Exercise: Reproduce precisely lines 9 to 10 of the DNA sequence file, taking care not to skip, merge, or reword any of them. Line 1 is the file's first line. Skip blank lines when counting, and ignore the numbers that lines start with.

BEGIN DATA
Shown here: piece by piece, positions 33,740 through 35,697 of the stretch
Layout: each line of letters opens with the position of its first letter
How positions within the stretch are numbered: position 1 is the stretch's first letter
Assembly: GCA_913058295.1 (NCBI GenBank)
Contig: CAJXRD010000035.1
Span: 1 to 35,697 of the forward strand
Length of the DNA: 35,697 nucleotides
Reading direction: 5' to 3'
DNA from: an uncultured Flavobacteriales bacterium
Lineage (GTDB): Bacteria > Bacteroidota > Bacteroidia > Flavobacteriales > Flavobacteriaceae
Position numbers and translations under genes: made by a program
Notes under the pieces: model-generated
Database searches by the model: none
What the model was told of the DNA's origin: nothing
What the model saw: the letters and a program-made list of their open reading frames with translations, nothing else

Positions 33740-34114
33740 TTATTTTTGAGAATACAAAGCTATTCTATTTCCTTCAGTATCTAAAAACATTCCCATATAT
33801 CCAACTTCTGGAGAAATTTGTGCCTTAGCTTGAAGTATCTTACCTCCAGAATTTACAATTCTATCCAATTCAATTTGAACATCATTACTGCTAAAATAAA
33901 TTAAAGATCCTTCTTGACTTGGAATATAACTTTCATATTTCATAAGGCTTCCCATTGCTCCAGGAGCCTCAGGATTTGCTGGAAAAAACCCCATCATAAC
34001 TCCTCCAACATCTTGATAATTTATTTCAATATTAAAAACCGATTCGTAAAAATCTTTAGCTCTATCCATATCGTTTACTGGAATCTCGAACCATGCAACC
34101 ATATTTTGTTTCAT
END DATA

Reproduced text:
DNA from: an uncultured Flavobacteriales bacterium
Lineage (GTDB): Bacteria > Bacteroidota > Bacteroidia > Flavobacteriales > Flavobacteriaceae